The young fold mountain belts to the north of the region are of universal significance. Especially the morphological structure of Gercüş, Hacertun (Hazro), Çermik and their environment are geological formations rarely encountered across the earth. Traces of the Arabian-Anatolian continental collision that led to the formation of the entire South-eastern Toros mountain range and also triggers the Anatolian plate can prominently be observed along with the South-eastern Anatolian tectonic overthrust. The edge-folds and southern terrain also form the most significant oil reserve belt of the country.
As it was in the early Holocene, or the second part of the Fourth Epoch, today, too, the area is in a belt which is active and variable in terms of climate. While the floor of the basin experiences the most arid and warmest climatic conditions in Turkey, in the skirts of the northern fold and along the Mardin-Midyat threshold to the south, relatively wet and humid climatic conditions prevail. The floor of the basin is one of the most important fluvial sediment environments in Turkey. Particularly the terrace sets, tens of kilometre long and hundreds of metre wide, located around the Tigris River, are worth investigating in terms of the geomorphology of the Fourth Epoch.
The Mardin Plain forms an interesting geographical composition, in the natural sense, with its karst formations shaped by the dissolution of limestone, but also in a way that leaves its imprint on human life. Valleys along the plain such as Sürgücü, Savur, Şeyhan, Beyaz Su and Gurs are each a microclimate zone and also include Turkey’s oldest land formed in the Primary Era, featuring rare fossil types like Trilobites.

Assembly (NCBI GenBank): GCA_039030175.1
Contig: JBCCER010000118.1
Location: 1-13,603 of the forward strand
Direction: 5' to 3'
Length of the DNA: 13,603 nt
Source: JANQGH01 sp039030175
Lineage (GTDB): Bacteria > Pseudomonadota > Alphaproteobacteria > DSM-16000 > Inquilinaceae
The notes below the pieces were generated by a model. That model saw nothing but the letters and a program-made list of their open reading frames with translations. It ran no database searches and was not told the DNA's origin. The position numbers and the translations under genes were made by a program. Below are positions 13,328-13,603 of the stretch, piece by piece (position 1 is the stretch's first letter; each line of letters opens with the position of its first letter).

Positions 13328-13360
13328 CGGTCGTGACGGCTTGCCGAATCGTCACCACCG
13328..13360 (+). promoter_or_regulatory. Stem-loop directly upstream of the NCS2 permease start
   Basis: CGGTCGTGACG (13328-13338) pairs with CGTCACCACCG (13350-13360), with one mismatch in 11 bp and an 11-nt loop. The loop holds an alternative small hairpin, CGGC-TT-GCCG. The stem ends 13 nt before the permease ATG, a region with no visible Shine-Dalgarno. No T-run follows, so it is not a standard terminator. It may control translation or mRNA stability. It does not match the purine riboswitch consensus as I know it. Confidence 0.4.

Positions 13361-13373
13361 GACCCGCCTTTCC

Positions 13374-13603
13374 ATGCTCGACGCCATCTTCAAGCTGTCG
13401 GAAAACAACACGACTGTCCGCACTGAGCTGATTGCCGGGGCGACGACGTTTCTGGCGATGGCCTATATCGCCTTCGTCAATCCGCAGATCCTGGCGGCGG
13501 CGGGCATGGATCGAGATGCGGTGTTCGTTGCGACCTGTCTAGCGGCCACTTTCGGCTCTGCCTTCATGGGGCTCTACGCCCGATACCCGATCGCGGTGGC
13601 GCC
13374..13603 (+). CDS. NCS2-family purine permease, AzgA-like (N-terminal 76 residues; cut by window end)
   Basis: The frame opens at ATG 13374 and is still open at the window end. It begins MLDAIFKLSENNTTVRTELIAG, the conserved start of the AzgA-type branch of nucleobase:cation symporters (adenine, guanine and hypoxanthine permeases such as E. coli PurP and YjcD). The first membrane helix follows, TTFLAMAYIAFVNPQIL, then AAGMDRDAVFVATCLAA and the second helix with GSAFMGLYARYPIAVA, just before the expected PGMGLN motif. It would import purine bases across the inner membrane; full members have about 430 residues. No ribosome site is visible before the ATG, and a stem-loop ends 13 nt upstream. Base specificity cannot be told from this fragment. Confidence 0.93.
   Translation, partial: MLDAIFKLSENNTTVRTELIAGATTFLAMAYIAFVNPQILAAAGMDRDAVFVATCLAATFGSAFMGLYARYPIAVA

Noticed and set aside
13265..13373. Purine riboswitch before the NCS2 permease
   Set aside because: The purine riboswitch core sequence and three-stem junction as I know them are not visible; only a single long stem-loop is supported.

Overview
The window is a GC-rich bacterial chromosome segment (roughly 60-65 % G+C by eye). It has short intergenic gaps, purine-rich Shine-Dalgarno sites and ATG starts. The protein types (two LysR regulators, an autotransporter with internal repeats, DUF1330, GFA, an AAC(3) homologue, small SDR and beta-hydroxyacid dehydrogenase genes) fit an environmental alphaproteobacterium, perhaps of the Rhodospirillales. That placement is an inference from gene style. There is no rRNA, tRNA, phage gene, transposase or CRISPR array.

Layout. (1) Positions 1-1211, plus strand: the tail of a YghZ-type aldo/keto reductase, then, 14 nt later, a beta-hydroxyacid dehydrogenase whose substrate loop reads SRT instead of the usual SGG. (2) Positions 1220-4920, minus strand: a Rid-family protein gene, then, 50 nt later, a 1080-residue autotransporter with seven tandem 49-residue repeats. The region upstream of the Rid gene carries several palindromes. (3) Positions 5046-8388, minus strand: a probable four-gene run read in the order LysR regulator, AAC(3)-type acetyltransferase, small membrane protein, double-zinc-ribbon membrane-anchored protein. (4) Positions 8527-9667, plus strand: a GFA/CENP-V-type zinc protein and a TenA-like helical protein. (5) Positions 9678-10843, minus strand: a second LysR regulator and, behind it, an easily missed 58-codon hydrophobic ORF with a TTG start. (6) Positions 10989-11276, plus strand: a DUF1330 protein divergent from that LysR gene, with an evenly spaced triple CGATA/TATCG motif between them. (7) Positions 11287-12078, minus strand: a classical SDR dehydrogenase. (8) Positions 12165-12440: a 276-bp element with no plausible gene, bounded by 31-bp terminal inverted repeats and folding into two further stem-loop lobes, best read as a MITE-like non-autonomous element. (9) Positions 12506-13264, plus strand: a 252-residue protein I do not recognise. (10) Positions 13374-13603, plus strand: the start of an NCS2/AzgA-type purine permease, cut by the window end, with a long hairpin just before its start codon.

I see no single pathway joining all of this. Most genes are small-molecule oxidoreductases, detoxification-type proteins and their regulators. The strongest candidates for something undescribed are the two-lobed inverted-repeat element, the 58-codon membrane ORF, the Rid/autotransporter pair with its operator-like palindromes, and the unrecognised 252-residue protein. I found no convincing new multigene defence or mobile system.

The Karacadağ area, Turkey’s widest volcanic formation around the only volcano formed as a result of a Hawaiian type eruption features unique qualities in terms of its character and impact. With its basalt plateau, lava flows, valleys and columns and the miniature volcanic cones around it that form a geopark means that the Karacadağ volcanic zone is among Turkey’s and the region’s unique geological sites. The geographical impact of the Karacadağ Volcano is reflected in social life, economic activities, life styles and as seen in Diyarbakır’s centre within its walls, to the settlement texture and architecture, to a surprising extent.
Throughout history, humankind has lived close to wetlands where it was easiest to access food, and this was where the first civilisations were founded. Such locations cannot be perceived only as areas of food storage, they are also strategically important areas. Like many rivers, the Tigris River, too, forms rich ecosystems formed of microorganisms, plants and animals.
The Tigris River flows south from the South-eastern Toros Mountains, meanders across the plains of the Diyarbakır plateau, eventually forming the Hevsel Gardens, a table of cornucopia enriched by alluvia in the east and south of the Diyarbakır walls. The geomorphological regime changes along the Tigris Valley create sensitive ecosystems. Marshes, sediments, lagoons, islets and reed-beds formed here are all rich ecological habitats.
Prof. Dr. Erhan Ünlü, Hydrobiologist
The tumulus discovered in the acropolis of the fortified city tells us that the settlement history of the city of Diyarbakır goes as far back as the 4th millennium BC. The Hevsel Gardens, too are an important part of everyday life and social and economic structure that provide Diyarbakır with plentiful products, host many historically significant cultural values and develop the city’s social and cultural life.